Faculty member and undergraduate student at the Department student showcase.
William Goodman and an undergraduate at the Department undergraduate showcase.

Family Social Science, in the College of Education and Human Development, works to enhance the wellbeing of diverse families in a changing world through teaching, research, and outreach. The department's 19-member faculty offers a Family Social Science B. S. to a student population that typically numbers 275–300 students. Students in this major are challenged to write both for research-oriented audiences and lay audiences and are often working in community outreach and client services.

Family Social Science Writing Plan

Expand all

Writing in Family Social Science

Scholarship in Family Social Science seeks to understand and find effective solutions to the problems families face. The faculty members consider undergraduate learners a universal resource and writing as a method of development and implementation of those learners’ skills and thinking talents. The kinds of writing undergraduates complete over the course of their degree include emails, letters, journal entries, structured writing assignments, digital stories, presentations, contracts, abstracts, reflection papers, and themed/research papers. Primarily, faculty members believe that good writing is good thinking, the two advancing each other in a dynamic manner. Writing in the field is characterized by its...

  • Clarity: writing that is mutually understood by the writer and reader
  • Accuracy: writing that demonstrates coherent reasoning and uses sources accurately, and
  • Evidence: writing that contains facts, precedence, and accumulated knowledge

Writing Abilities Expected of Family Social Science Majors/Menu of Grading Criteria Used in Family Social Sciences Courses

Members of the faculty identified the following menu of criteria from which colleagues can select and adapt items relevant to course-specific writing assignments:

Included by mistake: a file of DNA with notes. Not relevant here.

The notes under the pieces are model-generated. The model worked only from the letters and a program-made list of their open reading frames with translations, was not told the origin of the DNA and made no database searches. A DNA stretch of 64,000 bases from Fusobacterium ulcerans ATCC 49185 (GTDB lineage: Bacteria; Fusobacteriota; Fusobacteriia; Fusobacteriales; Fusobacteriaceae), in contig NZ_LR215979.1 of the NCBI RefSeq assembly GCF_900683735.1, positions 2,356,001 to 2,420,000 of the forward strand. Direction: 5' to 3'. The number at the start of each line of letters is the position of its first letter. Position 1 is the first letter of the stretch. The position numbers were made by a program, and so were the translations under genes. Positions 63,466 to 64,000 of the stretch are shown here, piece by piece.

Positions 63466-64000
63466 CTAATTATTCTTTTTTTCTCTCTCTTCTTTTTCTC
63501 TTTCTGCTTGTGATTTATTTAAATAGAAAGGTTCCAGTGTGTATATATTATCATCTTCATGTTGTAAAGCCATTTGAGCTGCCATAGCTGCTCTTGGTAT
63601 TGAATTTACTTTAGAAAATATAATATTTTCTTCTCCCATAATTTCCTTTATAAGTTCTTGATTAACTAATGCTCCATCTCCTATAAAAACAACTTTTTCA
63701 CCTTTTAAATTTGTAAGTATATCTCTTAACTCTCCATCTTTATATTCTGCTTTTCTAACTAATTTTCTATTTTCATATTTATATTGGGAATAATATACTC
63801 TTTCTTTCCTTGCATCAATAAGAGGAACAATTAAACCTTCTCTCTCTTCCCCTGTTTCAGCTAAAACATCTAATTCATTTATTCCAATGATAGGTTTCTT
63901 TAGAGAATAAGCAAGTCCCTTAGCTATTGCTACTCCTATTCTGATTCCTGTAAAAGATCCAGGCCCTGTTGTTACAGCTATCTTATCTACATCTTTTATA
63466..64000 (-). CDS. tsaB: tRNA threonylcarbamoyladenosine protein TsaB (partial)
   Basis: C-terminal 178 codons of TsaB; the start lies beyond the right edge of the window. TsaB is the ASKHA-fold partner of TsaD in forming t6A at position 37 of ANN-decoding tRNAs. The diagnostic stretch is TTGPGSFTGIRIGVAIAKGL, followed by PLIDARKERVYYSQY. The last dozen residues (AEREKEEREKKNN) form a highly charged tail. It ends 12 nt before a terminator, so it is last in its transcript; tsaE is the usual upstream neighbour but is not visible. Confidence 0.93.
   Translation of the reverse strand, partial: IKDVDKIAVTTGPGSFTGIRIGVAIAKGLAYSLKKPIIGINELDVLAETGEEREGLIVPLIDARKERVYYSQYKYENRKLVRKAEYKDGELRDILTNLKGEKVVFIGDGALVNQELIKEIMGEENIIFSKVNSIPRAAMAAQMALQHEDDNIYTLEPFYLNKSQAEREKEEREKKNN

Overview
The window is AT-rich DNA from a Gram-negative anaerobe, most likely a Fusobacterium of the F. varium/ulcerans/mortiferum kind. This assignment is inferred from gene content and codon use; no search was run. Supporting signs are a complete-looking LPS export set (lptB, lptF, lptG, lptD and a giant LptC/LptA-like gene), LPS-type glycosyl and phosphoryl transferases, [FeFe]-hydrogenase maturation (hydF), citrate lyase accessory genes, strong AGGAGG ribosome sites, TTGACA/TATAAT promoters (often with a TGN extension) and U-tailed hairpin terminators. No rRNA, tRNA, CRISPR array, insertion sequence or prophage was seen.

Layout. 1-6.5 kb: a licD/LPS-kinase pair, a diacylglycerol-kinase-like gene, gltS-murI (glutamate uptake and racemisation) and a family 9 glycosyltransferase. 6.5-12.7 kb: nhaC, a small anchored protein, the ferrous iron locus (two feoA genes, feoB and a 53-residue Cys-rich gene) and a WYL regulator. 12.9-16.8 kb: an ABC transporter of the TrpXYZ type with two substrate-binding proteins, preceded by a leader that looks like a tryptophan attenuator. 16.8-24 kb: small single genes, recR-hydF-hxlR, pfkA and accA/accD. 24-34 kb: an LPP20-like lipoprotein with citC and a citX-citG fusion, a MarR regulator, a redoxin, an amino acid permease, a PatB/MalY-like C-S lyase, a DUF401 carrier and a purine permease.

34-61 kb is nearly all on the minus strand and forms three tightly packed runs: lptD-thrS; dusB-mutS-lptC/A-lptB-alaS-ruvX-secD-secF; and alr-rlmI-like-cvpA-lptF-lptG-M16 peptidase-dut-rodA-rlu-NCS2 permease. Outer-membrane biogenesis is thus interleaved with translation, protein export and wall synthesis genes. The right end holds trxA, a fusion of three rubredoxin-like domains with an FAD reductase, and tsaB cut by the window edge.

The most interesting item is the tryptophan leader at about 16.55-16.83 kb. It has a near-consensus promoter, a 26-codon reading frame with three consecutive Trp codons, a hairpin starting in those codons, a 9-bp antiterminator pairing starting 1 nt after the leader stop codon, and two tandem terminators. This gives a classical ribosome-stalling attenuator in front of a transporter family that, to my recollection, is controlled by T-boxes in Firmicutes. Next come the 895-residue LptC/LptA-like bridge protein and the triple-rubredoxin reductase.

The text...

  • Evidences ideas using credible and persuasive information sources (i.e. self-reflection and/or information derived from external sources).
  • Evaluates information and/or experiences using critical and analytical lenses. (This criterion applies to both research and reflective papers.)
  • Synthesizes multiple perspectives, such that a new perspective emerges.
  • Uses systems perspective in analyzing, developing, and/or framing subject matter.
  • Consistently addresses target audience(s).
  • Writes consistently and appropriately within confines of genre and medium (i.e. paper, poster, presentation, etc.).
  • Avoids language that would diminish people and/or ideas.
  • Documents sources using APA citation format.
  • Organizes document as stipulated by APA.
  • Uses a register and style appropriate for the target audience.
  • Uses cohesive paragraphing; both individual paragraphs and sequences of paragraphs hang together.
  • Organizes logically; readers know where they are going and why they are going there.

Highlights from the Writing Plan

In implementing its Writing Plans, the Family Social Science department has devoted significant time to refining its criteria and mapping its curricula to ensure that students have multiple opportunities to practice and polish their approaches to discipline-relevant writing projects. With RA help, they've also developed a faculty-facing website devoted to instructional resources. The site features a small collection of five-minute workshop models as well as strategies for working effectively with multilingual student writers. The department has been refining students' capstone experience, which emphasizes critical reflection and self-assessment in the context of a senior-level internship. Students present these projects in a public Student Showcase event each spring.